A recent study conducted at Boston University showed that the daily consumption of diet soda triples the risk of stroke and dementia. The study, titled “Sugar and Artificially Sweetened Beverages and the Risks of Incident Stroke and Dementia, A Prospective Cohort Study,” was published in the journal Stroke.
It analyzed data from about 3,000 adults for 10 years, divided into two categories: older than 45 years old, where they evaluated the stroke risk, and older than 60, where they concentrated on dementia.
Interestingly, researchers discovered that sugar-sweetened beverages were not linked to stroke or dementia-like artificially sweetened beverages are.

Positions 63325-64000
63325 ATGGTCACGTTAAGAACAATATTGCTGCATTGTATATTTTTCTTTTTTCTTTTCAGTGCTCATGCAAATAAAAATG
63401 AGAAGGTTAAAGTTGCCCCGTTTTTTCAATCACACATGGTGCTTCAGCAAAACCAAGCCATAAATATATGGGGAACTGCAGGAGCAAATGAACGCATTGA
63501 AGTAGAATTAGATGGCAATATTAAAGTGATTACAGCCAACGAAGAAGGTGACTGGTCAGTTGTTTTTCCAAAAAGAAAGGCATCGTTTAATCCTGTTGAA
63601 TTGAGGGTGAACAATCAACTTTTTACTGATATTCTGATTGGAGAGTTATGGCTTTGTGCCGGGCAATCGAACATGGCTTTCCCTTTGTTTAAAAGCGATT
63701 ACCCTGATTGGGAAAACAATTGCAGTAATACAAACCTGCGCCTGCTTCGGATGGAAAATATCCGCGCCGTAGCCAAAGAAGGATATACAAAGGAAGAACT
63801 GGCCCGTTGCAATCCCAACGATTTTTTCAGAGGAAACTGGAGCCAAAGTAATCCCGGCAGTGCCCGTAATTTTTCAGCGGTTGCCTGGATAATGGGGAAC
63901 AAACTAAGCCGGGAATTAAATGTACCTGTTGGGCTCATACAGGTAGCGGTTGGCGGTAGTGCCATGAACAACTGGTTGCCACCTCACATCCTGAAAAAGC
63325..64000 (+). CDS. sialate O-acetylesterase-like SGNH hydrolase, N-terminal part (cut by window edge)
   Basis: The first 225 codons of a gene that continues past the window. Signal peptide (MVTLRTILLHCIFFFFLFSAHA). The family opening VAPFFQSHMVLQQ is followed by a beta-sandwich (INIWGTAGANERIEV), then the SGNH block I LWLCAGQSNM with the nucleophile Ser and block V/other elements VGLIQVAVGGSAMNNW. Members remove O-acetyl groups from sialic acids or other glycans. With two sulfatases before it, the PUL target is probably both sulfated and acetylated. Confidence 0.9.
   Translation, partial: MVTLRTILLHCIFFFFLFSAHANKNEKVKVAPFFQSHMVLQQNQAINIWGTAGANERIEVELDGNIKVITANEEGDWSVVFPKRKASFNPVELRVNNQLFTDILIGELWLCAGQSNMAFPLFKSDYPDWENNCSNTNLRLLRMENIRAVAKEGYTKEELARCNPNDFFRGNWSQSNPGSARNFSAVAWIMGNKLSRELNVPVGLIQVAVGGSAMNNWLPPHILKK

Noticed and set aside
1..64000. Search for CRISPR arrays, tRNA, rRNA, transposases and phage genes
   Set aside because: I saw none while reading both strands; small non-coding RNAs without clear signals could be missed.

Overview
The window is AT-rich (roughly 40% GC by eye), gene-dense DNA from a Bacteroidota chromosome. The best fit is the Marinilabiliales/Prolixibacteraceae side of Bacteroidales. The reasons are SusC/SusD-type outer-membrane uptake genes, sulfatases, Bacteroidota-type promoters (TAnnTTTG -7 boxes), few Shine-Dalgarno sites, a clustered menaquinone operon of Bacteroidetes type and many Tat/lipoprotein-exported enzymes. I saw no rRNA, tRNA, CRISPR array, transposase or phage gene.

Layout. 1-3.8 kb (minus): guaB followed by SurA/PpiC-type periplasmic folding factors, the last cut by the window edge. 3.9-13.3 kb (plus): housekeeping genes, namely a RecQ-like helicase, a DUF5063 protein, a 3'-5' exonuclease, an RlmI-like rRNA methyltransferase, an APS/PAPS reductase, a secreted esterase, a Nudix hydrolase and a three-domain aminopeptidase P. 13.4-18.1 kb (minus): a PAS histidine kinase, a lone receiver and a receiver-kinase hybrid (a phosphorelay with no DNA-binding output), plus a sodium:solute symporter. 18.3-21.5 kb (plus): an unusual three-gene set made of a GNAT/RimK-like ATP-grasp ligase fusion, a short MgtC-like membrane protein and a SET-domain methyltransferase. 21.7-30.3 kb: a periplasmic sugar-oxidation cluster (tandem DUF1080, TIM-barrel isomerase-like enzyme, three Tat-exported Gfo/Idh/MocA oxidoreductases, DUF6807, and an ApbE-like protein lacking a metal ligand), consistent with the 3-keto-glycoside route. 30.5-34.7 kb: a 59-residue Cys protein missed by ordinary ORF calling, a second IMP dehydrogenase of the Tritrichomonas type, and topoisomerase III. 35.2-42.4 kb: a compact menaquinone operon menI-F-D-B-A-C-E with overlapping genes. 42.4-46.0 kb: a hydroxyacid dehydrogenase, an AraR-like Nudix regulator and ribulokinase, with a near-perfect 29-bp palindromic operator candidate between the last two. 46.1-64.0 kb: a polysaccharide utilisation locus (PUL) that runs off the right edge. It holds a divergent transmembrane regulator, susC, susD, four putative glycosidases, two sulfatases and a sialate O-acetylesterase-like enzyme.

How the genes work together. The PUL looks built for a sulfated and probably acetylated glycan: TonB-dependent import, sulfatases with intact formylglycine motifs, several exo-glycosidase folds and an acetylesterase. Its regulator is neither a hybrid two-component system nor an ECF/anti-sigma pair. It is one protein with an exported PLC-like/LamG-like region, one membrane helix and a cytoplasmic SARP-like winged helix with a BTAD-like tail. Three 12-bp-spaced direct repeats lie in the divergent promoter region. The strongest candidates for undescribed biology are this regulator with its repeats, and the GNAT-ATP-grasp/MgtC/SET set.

According to Sudha Seshadri, MD, senior study author, a neurology professor and faculty member at Boston University’s Alzheimer’s Disease Center:
“These studies are not the be-all and end-all, but it’s strong data and a very strong suggestion. It looks like there is not very much of an upside to having sugary drinks, and substituting the sugar with artificial sweeteners doesn’t seem to help. Maybe good old-fashioned water is something we need to get used to.”